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Mental Health

My Mind Over What Matters

This week, on Wednesday the 25th, I had the opportunity to speak on a Mental Health panel. The purpose of the panel was to educate those in attendance on the reality of mental illnesses among minority students of color on campus. The turnout for the panel was amazing and it was such an eye-opening experience as even those in the audience were vulnerable and shared their stories and struggles with mental illness.

I also had the opportunity to sit down with the founder of the panel, Jasmine Hassan, to ask her a few questions:

1. What was your goal for creating this panel?

“My main goal of creating this panel was for me to have an outlet to talk about the issues that are present on our campus and just in colleges in general and just not the delays, per se, but the inconsistencies we have when treating students with mental illnesses. When I had a severe mental health crisis, I ended up going to the hospital. I had a job in a previous department, and they ended up terminating me when I was released from the hospital. I could no longer work for them anymore. I just feel like there are a lot of inconsistencies when it comes to mental illness. Me going through that situation helped me create this panel so we can talk about these issues.”

2. What do you hope people that will attend will get out of it?

“I hope that anybody that is a person of color or has just heard about mental illness but never saw anything active on campus can come and really learn that all different types of people that have the same mindsets and the same beliefs that mental illness is real and that, we as a society, love to shame and conceal mental illnesses. The truth is: just like you get sick with your body, you can get sick with your brain. Just providing the proper education and providing a safe place for those with mental illness.”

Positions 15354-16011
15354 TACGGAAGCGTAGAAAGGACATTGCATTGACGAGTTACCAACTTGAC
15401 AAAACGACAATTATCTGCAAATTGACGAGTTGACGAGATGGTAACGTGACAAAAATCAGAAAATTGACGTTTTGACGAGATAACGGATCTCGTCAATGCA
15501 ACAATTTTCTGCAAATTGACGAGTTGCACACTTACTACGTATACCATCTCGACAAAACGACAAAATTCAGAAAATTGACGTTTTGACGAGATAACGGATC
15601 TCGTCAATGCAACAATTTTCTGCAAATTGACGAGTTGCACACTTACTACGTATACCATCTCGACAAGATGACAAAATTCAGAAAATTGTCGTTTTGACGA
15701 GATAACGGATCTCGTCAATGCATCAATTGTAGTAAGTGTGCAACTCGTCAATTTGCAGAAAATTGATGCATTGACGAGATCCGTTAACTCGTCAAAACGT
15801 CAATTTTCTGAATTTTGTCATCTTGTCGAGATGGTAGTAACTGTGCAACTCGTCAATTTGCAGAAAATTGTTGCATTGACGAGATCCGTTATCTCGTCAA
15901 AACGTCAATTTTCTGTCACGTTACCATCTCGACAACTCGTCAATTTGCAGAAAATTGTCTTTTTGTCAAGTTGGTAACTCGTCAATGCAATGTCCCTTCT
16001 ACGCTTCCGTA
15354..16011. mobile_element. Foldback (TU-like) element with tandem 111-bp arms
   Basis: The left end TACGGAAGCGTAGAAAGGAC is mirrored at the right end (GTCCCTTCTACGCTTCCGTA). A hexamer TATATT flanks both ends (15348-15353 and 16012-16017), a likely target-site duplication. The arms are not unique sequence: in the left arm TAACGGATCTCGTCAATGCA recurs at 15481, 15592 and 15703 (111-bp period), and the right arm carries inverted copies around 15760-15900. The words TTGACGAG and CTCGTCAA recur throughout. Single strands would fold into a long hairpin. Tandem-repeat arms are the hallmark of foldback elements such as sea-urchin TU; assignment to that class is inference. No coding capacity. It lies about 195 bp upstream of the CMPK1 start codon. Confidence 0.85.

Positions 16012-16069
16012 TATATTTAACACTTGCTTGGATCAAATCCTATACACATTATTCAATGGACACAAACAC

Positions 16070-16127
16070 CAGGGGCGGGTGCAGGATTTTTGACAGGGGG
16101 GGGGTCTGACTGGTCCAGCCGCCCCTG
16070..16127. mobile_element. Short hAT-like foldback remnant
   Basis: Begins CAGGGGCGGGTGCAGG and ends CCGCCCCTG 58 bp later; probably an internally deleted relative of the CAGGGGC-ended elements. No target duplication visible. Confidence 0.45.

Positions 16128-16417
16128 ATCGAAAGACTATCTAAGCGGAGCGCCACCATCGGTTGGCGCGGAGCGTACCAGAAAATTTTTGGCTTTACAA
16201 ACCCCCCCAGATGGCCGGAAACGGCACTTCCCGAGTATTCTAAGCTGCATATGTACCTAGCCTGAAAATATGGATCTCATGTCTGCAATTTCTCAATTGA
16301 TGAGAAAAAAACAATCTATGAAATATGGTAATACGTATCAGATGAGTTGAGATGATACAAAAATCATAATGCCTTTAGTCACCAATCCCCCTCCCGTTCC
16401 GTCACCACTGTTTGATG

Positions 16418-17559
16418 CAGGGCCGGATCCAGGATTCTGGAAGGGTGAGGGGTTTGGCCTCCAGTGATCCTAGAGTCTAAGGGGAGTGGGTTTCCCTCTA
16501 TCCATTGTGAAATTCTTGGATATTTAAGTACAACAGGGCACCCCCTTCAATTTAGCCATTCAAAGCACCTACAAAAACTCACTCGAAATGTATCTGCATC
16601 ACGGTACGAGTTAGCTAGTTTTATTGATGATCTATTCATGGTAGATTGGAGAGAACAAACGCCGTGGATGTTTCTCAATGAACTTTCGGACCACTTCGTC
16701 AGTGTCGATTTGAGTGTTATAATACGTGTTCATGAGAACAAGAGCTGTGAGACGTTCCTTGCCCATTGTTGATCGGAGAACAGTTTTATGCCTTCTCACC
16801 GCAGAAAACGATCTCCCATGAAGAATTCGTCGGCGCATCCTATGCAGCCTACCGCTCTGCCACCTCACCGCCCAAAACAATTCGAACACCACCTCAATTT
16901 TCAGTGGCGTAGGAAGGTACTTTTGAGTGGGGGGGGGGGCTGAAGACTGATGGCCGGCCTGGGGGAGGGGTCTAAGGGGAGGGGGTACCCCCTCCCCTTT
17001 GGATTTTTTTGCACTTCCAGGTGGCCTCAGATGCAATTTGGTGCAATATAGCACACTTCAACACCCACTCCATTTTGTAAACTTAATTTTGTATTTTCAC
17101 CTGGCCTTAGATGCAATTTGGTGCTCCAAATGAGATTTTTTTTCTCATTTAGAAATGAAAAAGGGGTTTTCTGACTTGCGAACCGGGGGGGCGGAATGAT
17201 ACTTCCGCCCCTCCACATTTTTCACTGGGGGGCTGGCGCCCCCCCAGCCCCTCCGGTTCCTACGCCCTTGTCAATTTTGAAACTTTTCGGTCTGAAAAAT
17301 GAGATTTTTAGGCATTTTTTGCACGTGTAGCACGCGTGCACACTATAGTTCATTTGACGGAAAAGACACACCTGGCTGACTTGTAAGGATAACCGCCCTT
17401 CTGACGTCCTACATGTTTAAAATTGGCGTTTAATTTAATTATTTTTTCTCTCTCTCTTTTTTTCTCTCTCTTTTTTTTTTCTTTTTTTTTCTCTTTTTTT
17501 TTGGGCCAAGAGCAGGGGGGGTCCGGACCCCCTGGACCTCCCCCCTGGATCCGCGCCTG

3. What experiences, if any, do you have with counseling services on campus?

“I go through the counseling services that are located in the Rusk building and they offer you four sessions for free per semester. I have been going to them since I first came to SFA. My previous therapist back at home in Houston recommended me and she even went out of her way to call the department and tell them ‘I have a patient coming here. I want her to utilize services there.’ I have been going to the same therapist since then. This counseling service has definitely grown and has helped me significantly.”

4. If you could give any advice to someone struggling with a mental illness, what would it be?

“All I would say is that someone is watching you and someone is hearing you. Just look for that person. Just keep on pushing. There’s always hope.”

5. Do you believe that everyone, even those without mental illness, would benefit from counseling?

“Definitely. I think that everyone needs someone to talk to. A lot of people think that you have to have problems and that you just sit and complain but really counselors are people that help you implement skills and restructure the way your brain thinks to make it more positive. It’s not just for people with mental illness but those with mental illness definitely need to be in counseling.”

6. Do you have experience taking medication?

“Yes, I do. I’ve been taking medication since I was 16 years old. Before I was taking medication, I was in a whirlwind of emotions. Everything was so overwhelming. I was so anxious, I couldn’t focus, I couldn’t sleep. As soon as I started medication, everything balanced out. I wasn’t going haywire anymore. Medication is for people that feel their symptoms are causing a lot of disruption in their daily life.”

7. What helps you when your mental health isn’t good? And what are your coping skills?

“Support from everyone. I’ve noticed that I benefit when I’m around people that encourage and support me. That’s what keeps me going. I have identified my triggers and what makes me happy. The first thing that I do is determine whether I’ve taken a shower, eaten, etc. When we neglect ourselves, we end up tiring ourselves out.”

This is only the beginning and I hope that this is the start of a campus-wide discussion about mental illness!

To make an appointment with SFA Counseling Services, call: 936-468-2401

Photo Credit: LaShauna Bell 

Brittany Malone is a senior at Stephen F. Austin State University where she is majoring in Psychology and is on a pre-med track. In her free time, Brittany enjoys reading books, writing stories, and obsessing over Treasure Planet. 
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